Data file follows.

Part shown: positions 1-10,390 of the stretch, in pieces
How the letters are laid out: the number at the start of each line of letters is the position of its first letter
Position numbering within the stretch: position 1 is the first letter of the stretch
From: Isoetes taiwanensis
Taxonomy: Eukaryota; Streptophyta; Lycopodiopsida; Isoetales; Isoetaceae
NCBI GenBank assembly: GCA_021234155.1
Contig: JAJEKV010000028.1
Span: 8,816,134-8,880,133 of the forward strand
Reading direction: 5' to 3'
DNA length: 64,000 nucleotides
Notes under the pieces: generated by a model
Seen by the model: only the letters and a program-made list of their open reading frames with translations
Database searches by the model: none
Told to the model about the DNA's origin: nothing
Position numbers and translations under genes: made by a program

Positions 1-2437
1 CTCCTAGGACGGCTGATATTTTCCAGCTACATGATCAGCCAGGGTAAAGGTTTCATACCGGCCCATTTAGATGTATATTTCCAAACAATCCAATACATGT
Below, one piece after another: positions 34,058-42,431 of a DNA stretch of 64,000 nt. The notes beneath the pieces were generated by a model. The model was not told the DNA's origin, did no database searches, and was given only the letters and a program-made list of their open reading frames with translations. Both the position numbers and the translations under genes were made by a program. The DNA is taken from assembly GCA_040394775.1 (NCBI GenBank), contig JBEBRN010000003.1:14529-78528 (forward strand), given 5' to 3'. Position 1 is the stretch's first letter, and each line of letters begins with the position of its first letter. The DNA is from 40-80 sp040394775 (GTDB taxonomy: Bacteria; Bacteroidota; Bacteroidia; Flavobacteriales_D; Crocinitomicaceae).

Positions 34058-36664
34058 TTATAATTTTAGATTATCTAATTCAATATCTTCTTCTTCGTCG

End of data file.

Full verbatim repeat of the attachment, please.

Part shown: positions 1-10,390 of the stretch, in pieces
How the letters are laid out: the number at the start of each line of letters is the position of its first letter
Position numbering within the stretch: position 1 is the first letter of the stretch
From: Isoetes taiwanensis
Taxonomy: Eukaryota; Streptophyta; Lycopodiopsida; Isoetales; Isoetaceae
NCBI GenBank assembly: GCA_021234155.1
Contig: JAJEKV010000028.1
Span: 8,816,134-8,880,133 of the forward strand
Reading direction: 5' to 3'
DNA length: 64,000 nucleotides
Notes under the pieces: generated by a model
Seen by the model: only the letters and a program-made list of their open reading frames with translations
Database searches by the model: none
Told to the model about the DNA's origin: nothing
Position numbers and translations under genes: made by a program

Positions 1-2437
1 CTCCTAGGACGGCTGATATTTTCCAGCTACATGATCAGCCAGGGTAAAGGTTTCATACCGGCCCATTTAGATGTATATTTCCAAACAATCCAATACATGT
Below, one piece after another: positions 34,058-42,431 of a DNA stretch of 64,000 nt. The notes beneath the pieces were generated by a model. The model was not told the DNA's origin, did no database searches, and was given only the letters and a program-made list of their open reading frames with translations. Both the position numbers and the translations under genes were made by a program. The DNA is taken from assembly GCA_040394775.1 (NCBI GenBank), contig JBEBRN010000003.1:14529-78528 (forward strand), given 5' to 3'. Position 1 is the stretch's first letter, and each line of letters begins with the position of its first letter. The DNA is from 40-80 sp040394775 (GTDB taxonomy: Bacteria; Bacteroidota; Bacteroidia; Flavobacteriales_D; Crocinitomicaceae).

Positions 34058-36664
34058 TTATAATTTTAGATTATCTAATTCAATATCTTCTTCTTCGTCG